News from Madison County...

 April 12, 2000


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OPINIONS
Campaigning and the Journal
Those who campaign and those who report on election hopefuls seem laughable at times.


Neighborhood News...
BANKS COUNTY
Residents against mobile home park
BOC strengthens ordinance
Just the thought of a 90-acre mobile home park on Hwy. 59 was enough for area residents to speak out against it and in favor of strengthening the mobile/manufactured home regulations in Banks County.

Baldwin mayor's DUI case to be heard in Habersham
Baldwin Mayor Mark Reed will appear in Habersham County State Court, not City of Baldwin court.


News from...
JACKSON COUNTY
Duke-Weeks ready to develop in Braselton
A huge Gwinnett County real estate firm will break ground this month on its first industrial project on a 500-acre tract it plans to develop in Braselton.

3rd Time's A Charm With Grant
Third Attempt Nets Commerce $500,000 State Grant
The third time was indeed a charm for the city of Commerce, though having a city councilman on the board making the decisions didn't hurt a bit.

County Survey:
Teens Shouldn't Have Sex, But Should Use Birth Control If They Do
Only nine percent of Jackson County residents surveyed by the Northeast Georgia Health District believe it is OK for unmarried teens to be sexually active, but 85 percent think those who are should use birth control.


SPORTS
Raiders win 3-0 in final home game
Madison County blanked Habersham Central 3-0 Friday in Danielsville.

Girls' soccer team downs Morgan 2-1 in overtime
Jana Ackerman's goal with 45 seconds left in the second overtime period Thursday night lifted Madison County past Morgan County 2-1 and to a program best sixth victory of the season.


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SNACK TIME

Richard Yarbrough (left) and Tyler Arnold (right) of the Madison County T-Ball Twins enjoy some snacks after a game against the Red Sox Saturday. For more pictures of opening day in youth baseball and softbal.
Photo by Travis Hatfield

GROWTH

Local Christian school considers move to Madison County
BY MARGIE RICHARDS
About 20 county residents showed up on a chilly and windy day last Saturday to express their interest in a private Christian-based school that is considering the possibility of opening in the county.
Most of the staff and a number of parents and students of Providence Academy, currently located in Commerce, hosted an informational meeting at the old Ila kindergarten building on Hwy. 106 north just outside the city limits. The building most recently housed a flea market and antique mall.
The school is looking into the possibility of purchasing the building and its six-plus acres and renovating it for their use, if they get enough community support.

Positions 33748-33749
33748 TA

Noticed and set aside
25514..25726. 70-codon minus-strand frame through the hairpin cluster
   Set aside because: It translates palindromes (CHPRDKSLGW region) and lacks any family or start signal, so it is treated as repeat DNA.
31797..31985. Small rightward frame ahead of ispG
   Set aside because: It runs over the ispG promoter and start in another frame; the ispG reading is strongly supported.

School officials say the asking price for the building is $200,000 and that renovations could cost somewhere in the neighborhood of another $200 - $400 thousand.
Principal Ray Morris told those present that this was an "exploratory meeting" to determine whether people in the area were interested in a Christian school.
According to a pamphlet provided by the school, Providence Academy was established in 1993 as a ministry of the Christian Education Center. It is a non-profit and non-denominational college preparatory school serving the needs of kindergarten through 12th grade students. There are currently 32 students enrolled in the school.
The school has been located for the past two years at a small four-room campus on Lakeview Drive in Commerce, near Commerce High School.
"We moved pillar to post for the first five years," Morris said, adding that they now wish to explore moving to a new location where they can expand.
All income for the school, Morris said, comes from tuition fees, donations and fund-raising.
Tuition fees are $2,500 per year for the first student in a family, and $1,750 and $1,250 per year for second and third students.
Morris said although the school is not accredited at this time, they hoped to "move in that direction." He reported that SAT averages were around 1100 for high school students and that ITBS scores were above grade level. All teachers, while not necessarily state certified, do have college degrees.
He added that the school was considering the Ila area not only because of the availability of the building, but because of its location in a small community that is in close proximity to other counties such as Franklin and Jackson and that several teachers at the school live in the area as well.